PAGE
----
Flash offers three toolbars, all of which you see in Figure 1-5:
Controller. If you’ve ever seen a video or sound recorder, you’ll recognize the Stop, Rewind, and Play buttons on the Controller toolbar, which allow you to control how you want Flash to run your finished animation. (Not surprisingly, the Controller options appear grayed out—meaning you can’t select them—if you haven’t yet constructed an animation.)
Edit Bar. Using the options here, you can set and adjust the Timeline (Section 1.4.16) as well as edit scenes (named groups of frames) and symbols (reusable drawings).
A Flash panel is like a toolbar on steroids: bigger and loaded down with more options, but built for the same reason—to let you keep the stuff you work with the most visible right there in front of you, where it’s easy for you to find and use. Furthermore, unlike toolbars, panels offer options you can’t find on any menu.
Flash offers you a ton of panels, each of which appears initially in one of two flavors: docked or floating. Docked panels appear outside your workspace, like the Color Mixer, Library, Property, and Actions panels shown in Figure 1-6.
You can have as few or as many panels showing at a time as you like. The Window menu lists all of Flash’s panels, and you show and hide them by selecting to turn their checkmark on and off—exactly as with toolbars, as shown in Figure 1-5.
Besides keyboard shortcuts, there’s only one way to display a panel—from the Window menu—but you have plenty of options for getting them out of your way. For example, you can click the X in the upper-right corner of a floating panel, as shown in Figure 1-6. For docked panels, you can collapse (shrink) them by clicking the down arrow in the upper-left corner.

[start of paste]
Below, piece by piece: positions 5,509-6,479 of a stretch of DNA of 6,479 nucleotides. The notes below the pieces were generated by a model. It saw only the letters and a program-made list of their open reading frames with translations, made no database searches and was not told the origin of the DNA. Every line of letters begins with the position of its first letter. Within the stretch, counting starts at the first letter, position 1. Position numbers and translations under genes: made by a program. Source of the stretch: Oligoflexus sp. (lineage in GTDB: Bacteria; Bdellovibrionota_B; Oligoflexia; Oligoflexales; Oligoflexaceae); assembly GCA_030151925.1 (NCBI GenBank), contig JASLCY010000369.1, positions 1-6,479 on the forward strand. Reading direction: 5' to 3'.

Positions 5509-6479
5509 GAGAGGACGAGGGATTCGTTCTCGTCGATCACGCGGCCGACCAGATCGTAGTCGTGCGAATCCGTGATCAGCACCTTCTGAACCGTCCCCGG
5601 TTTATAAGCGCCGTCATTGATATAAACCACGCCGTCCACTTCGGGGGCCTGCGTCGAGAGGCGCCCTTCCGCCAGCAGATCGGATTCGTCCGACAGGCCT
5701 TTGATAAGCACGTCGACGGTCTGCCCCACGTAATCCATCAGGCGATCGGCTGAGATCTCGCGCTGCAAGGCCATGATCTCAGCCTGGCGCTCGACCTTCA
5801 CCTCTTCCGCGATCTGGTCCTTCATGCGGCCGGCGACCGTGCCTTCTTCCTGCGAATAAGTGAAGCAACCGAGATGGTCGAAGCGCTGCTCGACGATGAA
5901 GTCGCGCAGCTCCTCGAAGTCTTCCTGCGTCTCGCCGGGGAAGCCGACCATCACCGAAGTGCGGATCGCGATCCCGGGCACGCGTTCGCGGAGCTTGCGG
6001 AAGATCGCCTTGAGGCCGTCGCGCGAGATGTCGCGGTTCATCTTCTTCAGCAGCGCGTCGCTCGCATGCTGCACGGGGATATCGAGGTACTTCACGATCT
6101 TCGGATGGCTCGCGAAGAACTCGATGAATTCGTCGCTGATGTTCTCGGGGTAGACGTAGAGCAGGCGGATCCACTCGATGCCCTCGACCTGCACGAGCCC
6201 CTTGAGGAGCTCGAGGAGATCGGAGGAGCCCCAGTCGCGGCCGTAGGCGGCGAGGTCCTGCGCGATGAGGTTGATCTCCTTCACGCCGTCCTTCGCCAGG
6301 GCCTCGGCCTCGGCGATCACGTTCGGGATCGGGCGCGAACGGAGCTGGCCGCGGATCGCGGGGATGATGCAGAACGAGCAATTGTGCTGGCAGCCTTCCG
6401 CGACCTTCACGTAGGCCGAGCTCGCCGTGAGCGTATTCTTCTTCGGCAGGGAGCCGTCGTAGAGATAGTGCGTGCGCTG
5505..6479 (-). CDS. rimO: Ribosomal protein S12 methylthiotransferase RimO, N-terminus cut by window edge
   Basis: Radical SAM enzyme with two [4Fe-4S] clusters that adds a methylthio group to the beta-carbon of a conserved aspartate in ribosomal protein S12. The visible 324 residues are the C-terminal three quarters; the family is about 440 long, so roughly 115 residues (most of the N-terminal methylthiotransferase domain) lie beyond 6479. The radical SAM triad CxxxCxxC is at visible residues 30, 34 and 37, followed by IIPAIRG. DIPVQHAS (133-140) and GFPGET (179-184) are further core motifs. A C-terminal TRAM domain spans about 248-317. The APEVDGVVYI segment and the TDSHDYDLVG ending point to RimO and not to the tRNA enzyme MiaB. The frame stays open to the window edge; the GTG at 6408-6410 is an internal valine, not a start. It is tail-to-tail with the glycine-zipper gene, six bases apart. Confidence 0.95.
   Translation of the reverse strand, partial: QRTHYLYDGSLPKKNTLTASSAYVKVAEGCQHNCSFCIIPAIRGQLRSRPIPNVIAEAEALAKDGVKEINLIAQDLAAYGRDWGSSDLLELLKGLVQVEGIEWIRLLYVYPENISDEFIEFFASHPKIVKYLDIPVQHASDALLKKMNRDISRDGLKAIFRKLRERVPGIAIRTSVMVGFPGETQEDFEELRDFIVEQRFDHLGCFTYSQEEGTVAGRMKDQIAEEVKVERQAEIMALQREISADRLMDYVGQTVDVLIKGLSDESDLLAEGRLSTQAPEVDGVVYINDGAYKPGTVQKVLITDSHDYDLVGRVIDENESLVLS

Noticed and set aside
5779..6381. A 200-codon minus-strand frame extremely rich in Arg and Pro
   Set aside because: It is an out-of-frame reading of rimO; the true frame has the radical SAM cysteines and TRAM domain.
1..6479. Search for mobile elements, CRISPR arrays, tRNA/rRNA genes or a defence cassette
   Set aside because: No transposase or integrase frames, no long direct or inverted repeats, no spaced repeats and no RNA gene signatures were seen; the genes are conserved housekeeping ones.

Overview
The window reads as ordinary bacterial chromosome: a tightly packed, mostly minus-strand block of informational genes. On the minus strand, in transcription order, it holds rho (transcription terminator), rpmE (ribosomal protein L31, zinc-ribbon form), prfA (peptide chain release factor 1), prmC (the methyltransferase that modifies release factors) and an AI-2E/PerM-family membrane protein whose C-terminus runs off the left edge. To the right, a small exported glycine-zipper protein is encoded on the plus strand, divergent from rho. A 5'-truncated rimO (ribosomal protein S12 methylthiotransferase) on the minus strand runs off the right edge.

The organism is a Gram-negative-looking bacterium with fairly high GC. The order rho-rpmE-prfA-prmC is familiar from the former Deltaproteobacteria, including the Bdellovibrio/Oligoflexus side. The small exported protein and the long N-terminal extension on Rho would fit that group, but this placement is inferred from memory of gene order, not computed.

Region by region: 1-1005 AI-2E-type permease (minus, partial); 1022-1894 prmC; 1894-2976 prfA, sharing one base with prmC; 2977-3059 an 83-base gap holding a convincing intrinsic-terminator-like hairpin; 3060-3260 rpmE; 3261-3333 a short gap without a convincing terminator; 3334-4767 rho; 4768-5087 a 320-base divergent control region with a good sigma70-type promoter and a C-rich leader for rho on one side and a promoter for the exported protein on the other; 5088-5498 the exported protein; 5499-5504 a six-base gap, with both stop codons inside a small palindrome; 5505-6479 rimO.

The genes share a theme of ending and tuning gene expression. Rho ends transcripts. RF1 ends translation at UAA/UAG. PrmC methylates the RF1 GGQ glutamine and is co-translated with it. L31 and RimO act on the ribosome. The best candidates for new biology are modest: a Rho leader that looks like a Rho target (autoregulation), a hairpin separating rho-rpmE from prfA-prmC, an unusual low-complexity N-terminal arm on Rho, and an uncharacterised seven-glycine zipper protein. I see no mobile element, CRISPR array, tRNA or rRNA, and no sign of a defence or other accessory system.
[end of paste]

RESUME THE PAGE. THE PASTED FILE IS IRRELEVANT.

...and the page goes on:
To hide all the panels you’ve displayed in one fell swoop, select Window → Hide Panels or press the F4 key. You can also click the arrows just beneath (and to the right of) the workspace scroll bars. Whoosh! The panels below the Stage (or to the right of it) disappear, and you get to see a lot more of your workspace.
All animations start with a single drawing. And to draw something in Flash, you need drawing tools: pens, pencils, brushes, colors, erasers, and so forth. The Tools panel, shown in Figure 1-7, is where you find Flash’s drawing tools. Chapter 2 shows you how to use these tools to create a simple drawing; in this section, you get a quick overview of the four different sections of the Tools panel, each of which focuses on a slightly different kind of drawing tool.